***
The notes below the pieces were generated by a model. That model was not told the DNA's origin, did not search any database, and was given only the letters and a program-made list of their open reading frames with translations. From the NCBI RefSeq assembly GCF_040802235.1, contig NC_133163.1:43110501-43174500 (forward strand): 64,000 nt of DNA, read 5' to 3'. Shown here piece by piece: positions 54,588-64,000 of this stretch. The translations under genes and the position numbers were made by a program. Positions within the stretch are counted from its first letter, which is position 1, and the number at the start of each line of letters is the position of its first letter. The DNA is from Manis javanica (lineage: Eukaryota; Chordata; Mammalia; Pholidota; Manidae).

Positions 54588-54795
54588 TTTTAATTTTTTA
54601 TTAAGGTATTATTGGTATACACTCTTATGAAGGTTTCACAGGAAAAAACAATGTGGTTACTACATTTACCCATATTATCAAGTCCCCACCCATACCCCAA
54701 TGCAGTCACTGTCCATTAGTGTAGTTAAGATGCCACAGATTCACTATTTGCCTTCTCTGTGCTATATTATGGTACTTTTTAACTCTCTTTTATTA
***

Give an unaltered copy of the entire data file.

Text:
The notes below the pieces were generated by a model. That model was not told the DNA's origin, did not search any database, and was given only the letters and a program-made list of their open reading frames with translations. From the NCBI RefSeq assembly GCF_040802235.1, contig NC_133163.1:43110501-43174500 (forward strand): 64,000 nt of DNA, read 5' to 3'. Shown here piece by piece: positions 54,588-64,000 of this stretch. The translations under genes and the position numbers were made by a program. Positions within the stretch are counted from its first letter, which is position 1, and the number at the start of each line of letters is the position of its first letter. The DNA is from Manis javanica (lineage: Eukaryota; Chordata; Mammalia; Pholidota; Manidae).

Positions 54588-54795
54588 TTTTAATTTTTTA
54601 TTAAGGTATTATTGGTATACACTCTTATGAAGGTTTCACAGGAAAAAACAATGTGGTTACTACATTTACCCATATTATCAAGTCCCCACCCATACCCCAA
54701 TGCAGTCACTGTCCATTAGTGTAGTTAAGATGCCACAGATTCACTATTTGCCTTCTCTGTGCTATATTATGGTACTTTTTAACTCTCTTTTATTA